## 3.3Finite volume mesh

The ﬁnite volume numerical method is closely associated with the concept of surface and volume integrals used in Chapter 2 . Below, we extract the main geometric elements from the ﬁgures used for the conservation laws.

The integrals use volumes and area vectors . The numerical method uses equivalent discrete quantities for cells and faces:

• cell volume ;
• face area vector , with area magnitude ;
• face unit normal vector .

The ﬁnite volume method relates discrete values of ﬁelds, e.g. pressure, to cells and faces within the mesh. For many calculations data must to be assigned to point locations, in particular the cell centre (more speciﬁcally centroid) and face centre .

### Calculating mesh data

To calculate , each polygonal face is decomposed into triangles using an apex point . The area vector and centre are then calculated for each triangle according to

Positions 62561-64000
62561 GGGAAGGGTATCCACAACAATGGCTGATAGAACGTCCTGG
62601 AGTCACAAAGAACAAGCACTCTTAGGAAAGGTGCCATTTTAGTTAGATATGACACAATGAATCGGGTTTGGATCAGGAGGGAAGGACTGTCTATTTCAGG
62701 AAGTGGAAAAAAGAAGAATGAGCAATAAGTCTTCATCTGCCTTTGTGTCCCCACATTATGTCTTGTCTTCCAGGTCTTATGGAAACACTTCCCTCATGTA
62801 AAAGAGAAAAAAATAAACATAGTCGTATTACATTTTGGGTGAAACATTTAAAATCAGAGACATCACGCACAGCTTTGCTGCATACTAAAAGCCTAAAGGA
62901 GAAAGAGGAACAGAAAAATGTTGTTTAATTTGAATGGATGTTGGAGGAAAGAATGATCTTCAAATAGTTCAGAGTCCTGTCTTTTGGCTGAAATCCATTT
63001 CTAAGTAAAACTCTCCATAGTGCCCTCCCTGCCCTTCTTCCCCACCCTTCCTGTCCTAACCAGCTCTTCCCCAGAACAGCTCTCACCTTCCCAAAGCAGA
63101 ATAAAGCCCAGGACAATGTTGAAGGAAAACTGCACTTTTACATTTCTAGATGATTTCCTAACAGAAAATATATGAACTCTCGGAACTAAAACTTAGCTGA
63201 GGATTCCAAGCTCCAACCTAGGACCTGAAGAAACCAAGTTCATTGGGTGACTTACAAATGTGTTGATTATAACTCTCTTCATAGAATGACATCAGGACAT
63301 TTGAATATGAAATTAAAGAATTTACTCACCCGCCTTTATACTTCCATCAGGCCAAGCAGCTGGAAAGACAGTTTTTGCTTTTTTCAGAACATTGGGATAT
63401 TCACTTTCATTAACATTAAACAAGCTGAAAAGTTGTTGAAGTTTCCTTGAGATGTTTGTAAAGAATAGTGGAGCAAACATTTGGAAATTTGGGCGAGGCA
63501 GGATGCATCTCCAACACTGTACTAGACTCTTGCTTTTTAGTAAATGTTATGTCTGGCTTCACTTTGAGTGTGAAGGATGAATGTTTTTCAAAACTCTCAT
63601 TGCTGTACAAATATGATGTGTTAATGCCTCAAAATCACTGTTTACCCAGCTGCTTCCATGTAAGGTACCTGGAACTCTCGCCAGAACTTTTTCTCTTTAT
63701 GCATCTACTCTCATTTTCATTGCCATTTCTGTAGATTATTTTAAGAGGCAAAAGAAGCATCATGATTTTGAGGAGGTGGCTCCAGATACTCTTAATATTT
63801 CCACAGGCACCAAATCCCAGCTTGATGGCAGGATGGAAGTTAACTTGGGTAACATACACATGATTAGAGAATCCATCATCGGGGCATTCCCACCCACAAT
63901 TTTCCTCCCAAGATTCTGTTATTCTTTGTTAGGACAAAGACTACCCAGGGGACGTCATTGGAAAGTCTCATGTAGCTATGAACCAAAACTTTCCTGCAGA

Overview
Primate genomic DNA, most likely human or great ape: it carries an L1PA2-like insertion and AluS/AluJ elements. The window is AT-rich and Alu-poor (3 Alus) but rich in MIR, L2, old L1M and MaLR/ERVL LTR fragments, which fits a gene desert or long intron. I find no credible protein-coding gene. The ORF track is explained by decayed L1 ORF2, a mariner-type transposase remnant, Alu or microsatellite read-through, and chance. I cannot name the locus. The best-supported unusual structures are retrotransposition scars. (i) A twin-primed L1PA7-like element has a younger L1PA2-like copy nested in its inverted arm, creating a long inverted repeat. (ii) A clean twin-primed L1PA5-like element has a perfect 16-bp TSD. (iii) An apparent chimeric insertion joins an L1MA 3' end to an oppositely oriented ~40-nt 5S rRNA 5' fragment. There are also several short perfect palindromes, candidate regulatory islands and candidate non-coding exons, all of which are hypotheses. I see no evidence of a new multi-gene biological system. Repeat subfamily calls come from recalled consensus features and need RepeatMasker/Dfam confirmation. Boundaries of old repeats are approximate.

where “” is the cross product, Eq. (2.70 ). The sum of area vectors gives and is the area weighted sum of triangle centres over triangles, calculated by The cell volume can be calculated from and by Gauss’s theorem, using to describe position and noting . The surface integral () becomes a sum over cell faces , replacing discrete values and for and respectively as follows: The cell centre is calculated similarly, noting , by
Notes on CFD: General Principles - 3.3 Finite volume mesh